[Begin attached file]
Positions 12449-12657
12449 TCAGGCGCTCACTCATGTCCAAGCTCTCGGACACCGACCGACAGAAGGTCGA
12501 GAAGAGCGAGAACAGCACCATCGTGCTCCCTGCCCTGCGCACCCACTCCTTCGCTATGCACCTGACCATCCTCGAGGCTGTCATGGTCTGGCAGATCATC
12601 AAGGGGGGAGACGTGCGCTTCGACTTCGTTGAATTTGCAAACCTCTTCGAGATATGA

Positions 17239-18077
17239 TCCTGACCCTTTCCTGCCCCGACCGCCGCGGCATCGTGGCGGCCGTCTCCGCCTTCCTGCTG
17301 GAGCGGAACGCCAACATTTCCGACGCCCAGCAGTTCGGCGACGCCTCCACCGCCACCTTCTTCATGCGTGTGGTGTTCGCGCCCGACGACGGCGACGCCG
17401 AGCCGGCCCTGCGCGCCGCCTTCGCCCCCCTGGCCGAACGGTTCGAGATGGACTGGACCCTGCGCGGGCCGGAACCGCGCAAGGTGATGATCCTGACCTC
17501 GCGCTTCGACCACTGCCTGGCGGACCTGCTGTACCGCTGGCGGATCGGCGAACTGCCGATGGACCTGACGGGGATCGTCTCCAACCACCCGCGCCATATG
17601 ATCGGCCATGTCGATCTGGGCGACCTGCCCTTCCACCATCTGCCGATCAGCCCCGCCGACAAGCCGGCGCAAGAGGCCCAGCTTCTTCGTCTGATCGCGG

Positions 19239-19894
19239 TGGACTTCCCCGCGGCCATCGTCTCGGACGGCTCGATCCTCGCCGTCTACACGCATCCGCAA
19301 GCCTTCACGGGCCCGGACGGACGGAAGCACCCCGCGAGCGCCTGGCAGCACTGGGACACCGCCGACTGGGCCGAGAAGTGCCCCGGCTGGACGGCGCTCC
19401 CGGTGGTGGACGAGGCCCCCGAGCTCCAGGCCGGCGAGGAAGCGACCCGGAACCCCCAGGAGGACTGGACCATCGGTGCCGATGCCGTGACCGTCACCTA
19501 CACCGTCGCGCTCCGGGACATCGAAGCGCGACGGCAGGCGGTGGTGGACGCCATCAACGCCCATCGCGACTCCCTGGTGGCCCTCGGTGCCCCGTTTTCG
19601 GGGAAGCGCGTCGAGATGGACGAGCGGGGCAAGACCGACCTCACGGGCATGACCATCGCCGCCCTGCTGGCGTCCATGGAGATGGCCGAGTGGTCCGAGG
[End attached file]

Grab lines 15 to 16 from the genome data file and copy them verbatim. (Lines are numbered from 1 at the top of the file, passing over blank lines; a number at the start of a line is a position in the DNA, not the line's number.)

19501 CACCGTCGCGCTCCGGGACATCGAAGCGCGACGGCAGGCGGTGGTGGACGCCATCAACGCCCATCGCGACTCCCTGGTGGCCCTCGGTGCCCCGTTTTCG
19601 GGGAAGCGCGTCGAGATGGACGAGCGGGGCAAGACCGACCTCACGGGCATGACCATCGCCGCCCTGCTGGCGTCCATGGAGATGGCCGAGTGGTCCGAGG